According to the Intergovernmental Panel on Climate Change (IPCC), developed nations need to reduce their greenhouse gas emissions by 25 to 40 percent to seriously combat climate change. In light of such reductions, we, as a society, need to change our lifestyle and behaviour and many experts believe sustainable modes of transport may be the answer. The electric bike is top of the list.
In 2009, electric bike sales in China stood at a whopping 20 million. In the UK however, they don’t seem to have made the same impact. That, say authors Henshaw and Peace, is a mistake because the electric bike could have a real impact and could ‘transform the transport scene,’ allowing cyclists to boldly go where they’ve never been before on a conventional bike. A way of getting around that’s cheap, efficient and goes the distance; no wonder they’re all the rage in the Netherlands.
But what is an electric bike? Essentially it’s a standard bicycle with an electric motor attached that makes pedalling easier. But it wasn’t until 2011, after reading this gem of a guide that I found out about them. So how did the book’s authors get involved? Finding himself car-less, a new father and restricted by his rural, Somerset location, was how author David Henshaw first got into electric biking. Co-author Richard Peace went electric after redundancy led him taking up cycling and then a career in writing cycle route guides. Electric Bicycles: The Complete Guide represents a culmination of years reading and writing about, and riding on, electric bikes.
Possibly the best part of the electric bike, though, is it’s green credentials. Consider this statistic: the electric bike is 40 times more energy efficient than the average car. That’s quite a figure, particularly when you remember that it’s also motor powered. While it’s not exactly a family vehicle, for trips into town or for commuting to work, it’s an excellent eco-friendly option.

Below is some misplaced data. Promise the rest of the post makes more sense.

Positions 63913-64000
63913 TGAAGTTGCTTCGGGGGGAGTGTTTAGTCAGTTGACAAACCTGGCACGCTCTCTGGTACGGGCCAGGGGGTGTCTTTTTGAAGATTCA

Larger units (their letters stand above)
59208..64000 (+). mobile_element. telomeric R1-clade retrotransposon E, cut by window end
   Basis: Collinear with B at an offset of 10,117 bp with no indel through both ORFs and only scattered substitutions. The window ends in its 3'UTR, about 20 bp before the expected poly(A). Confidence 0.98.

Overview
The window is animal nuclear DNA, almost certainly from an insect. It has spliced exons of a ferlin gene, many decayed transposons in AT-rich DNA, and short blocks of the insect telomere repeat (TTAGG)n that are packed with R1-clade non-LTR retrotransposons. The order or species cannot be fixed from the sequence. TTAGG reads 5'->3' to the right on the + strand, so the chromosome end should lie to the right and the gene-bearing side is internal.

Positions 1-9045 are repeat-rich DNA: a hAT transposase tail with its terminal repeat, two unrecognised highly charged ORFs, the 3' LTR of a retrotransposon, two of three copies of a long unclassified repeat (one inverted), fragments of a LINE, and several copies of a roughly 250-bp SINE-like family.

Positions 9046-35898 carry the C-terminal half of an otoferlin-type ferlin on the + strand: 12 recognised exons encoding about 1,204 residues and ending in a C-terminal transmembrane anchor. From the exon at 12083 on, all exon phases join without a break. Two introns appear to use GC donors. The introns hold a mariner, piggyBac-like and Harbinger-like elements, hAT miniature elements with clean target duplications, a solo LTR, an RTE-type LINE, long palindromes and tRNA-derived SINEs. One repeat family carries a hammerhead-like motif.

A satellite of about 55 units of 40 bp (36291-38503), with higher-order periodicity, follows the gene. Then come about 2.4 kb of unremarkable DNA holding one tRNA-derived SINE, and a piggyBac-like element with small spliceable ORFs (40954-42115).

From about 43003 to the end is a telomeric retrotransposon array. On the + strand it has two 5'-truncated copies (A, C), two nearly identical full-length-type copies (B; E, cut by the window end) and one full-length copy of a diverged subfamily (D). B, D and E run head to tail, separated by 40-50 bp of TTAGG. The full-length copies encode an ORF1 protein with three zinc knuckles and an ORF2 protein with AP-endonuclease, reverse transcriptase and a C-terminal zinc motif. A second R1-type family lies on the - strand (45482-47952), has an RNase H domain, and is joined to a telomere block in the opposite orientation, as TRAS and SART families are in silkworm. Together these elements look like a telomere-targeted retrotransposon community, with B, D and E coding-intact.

As with most things, there are many drawbacks to electric bikes, and Henshaw and Peace expose to fair analysis as well as highlighting the pros of going electric. Comparing things such as bike elements - batteries, frames and motors - they provide an honest and balanced view, which is exactly what you want from a guidebook. And if you’re buying an electric bike, it’s brilliant. Have you considered the ruggedness of the terrain you’re likely to ride over? The distance and range of the journeys you’ll be taking or the reliability and ‘foldability’ of your bike? Whatever your question, Henshaw and Peace have the answers.
Electric Bicycles: The Complete Guide, £12.95, is published by Excellent Books
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